With IFA 2010 fast approaching, and with it, Europe's largest annual tech binge, we thought it high time to begin the build up to the event with a closer look at the show over the last few years.

We've already explained what IFA is, just in case you weren't sure, but today we've delved right back into the Pocket-lint archives to find those products that we were all waiting for that somehow never materialised. So here are the top 5 "where are they now" gadgets of IFAs gone by.

A speaker inspired by the Rubik's Cube is bound to be a hit at IFA but, despite the fact that it was on sale for a short time in the UK through Kent Home Cinema, neither hide nor hair has been seen of it for years. Not even the makers, Elac, seem to stock this £1000+ sub woofer any more.

Presumably, there was a seriously limited run of these things which promised "a deep and powerful bass sound that is completely vibration-free", and that they ran out rather sharpish never to be made again. It's a shame really given that most subs are stuffed in the corner of the room to be heard and not seen. Fingers crossed for something similar on the home cinema design side in 2010.

It might come as a bit of a surprise but the idea of a 900W microwave with a 10-inch TFT, 5.1 audio, SD card reader and digital TV tuner didn't take off. We know. Shocker, but that doesn't mean that it isn't the kind of consumer electronic crackpot invention that we appreciate.

On the microwave side, there was a 23 litre oven with nine cooking programs and browning option and on the AV a removable 640 x 480px display and built-in DVD player. It was supposed to be bringing TV diners to the UK for £350 within 5 months of launch. It never materialised from Hong Kong. Were it still around, we'd probably be expecting the 3D, Wi-Fi version with roasting oven and auto defrost option in 2010.

Not content with immersing movie watchers with light from the company's Ambilight televisions, Philips announced plans for its amBX gaming experience back in 2006. It was designed to involve your gaming or home entertainment experience further by enabled devices such as LED colour-controlled lights, active furniture, fans, heaters - all placed in the user's living space - to be controlled by the developer to match the content. It was the room of the future.

"The treacherous road to Saigon will turn your room jungle green, swimming with dolphins will splash it deep blue, 'Halo' jumps will turn your fans on full, lightning storms will strobe your white lighting, and attack ships on fire off the shoulder of Orion will blast on your heaters”, Philips said in a press release.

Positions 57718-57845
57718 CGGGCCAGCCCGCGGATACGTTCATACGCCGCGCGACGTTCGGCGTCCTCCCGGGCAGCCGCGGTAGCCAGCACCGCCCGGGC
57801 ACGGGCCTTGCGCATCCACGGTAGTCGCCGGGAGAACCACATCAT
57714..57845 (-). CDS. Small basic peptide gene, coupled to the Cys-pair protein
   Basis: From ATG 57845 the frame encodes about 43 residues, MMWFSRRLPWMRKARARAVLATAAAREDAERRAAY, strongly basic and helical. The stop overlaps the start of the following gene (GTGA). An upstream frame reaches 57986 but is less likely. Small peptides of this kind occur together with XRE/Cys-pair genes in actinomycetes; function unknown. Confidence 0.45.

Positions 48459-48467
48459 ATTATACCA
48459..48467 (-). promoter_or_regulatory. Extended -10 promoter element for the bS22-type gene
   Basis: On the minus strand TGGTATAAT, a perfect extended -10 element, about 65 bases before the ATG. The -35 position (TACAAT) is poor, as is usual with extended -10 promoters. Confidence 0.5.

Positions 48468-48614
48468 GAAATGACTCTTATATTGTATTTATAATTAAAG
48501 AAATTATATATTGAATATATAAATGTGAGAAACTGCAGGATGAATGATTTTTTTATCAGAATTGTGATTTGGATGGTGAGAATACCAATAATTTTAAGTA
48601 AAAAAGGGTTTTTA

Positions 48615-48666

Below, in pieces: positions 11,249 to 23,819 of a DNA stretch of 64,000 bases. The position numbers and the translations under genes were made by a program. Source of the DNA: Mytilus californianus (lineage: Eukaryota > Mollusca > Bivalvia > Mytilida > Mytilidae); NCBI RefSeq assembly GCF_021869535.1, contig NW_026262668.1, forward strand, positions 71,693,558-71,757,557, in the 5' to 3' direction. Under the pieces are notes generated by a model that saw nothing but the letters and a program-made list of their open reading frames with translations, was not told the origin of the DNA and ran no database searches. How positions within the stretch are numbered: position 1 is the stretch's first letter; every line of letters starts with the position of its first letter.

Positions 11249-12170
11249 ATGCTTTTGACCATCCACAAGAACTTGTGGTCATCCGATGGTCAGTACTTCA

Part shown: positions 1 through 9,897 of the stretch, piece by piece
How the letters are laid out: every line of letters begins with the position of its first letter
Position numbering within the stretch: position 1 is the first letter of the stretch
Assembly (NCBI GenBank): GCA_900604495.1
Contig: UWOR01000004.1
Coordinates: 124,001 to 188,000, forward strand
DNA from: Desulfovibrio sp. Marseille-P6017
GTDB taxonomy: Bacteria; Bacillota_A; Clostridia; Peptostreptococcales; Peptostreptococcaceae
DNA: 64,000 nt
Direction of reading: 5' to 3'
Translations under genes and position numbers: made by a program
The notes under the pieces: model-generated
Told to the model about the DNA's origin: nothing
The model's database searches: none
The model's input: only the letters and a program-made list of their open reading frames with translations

While the technology is still around, it split from Philips in 2008 and started a long road backed by venture capital money that has so far taken it to the realm of the home PC and professional lighting set ups only. It's by no means dead but the home of the future is certainly taking its time.

This is the Krator Orpheus WG-07 and when we saw it in 2009 it was just so good looking that it makes us want to burn down churches in Norway and sacrifice a virgin. It's wireless, made of wood and aluminium and will work with Guitar Hero and Rock Band as well as "MTV Games". Nearly a year on and the statement from Krator is that "the launching date of the guitar is not confirmed yet". Don't hold your breath.

In 2006 and, with Blu-ray still wet behind the ears, TDK comes out with the development of a 200GB, single-side, blue laser BD disc. The company even went to make the thing an exceedingly short time later. So, do we have them at home? No. Any on the shelves? Not a sausage.

On the one hand, this kind of space has been surpassed since and is anyone still interested in optical storage anyway? But the fact remains that no one likes to be promised things only for them never to materialise. Speaking of which, 4.5 years and counting till the flying car and the hoverboard.

Stay tuned for our IFA 2010 coverage or have a dig in the archives to see what else came out in the years gone by.

IFA 2006 | IFA 2007 | IFA 2008 | IFA 2009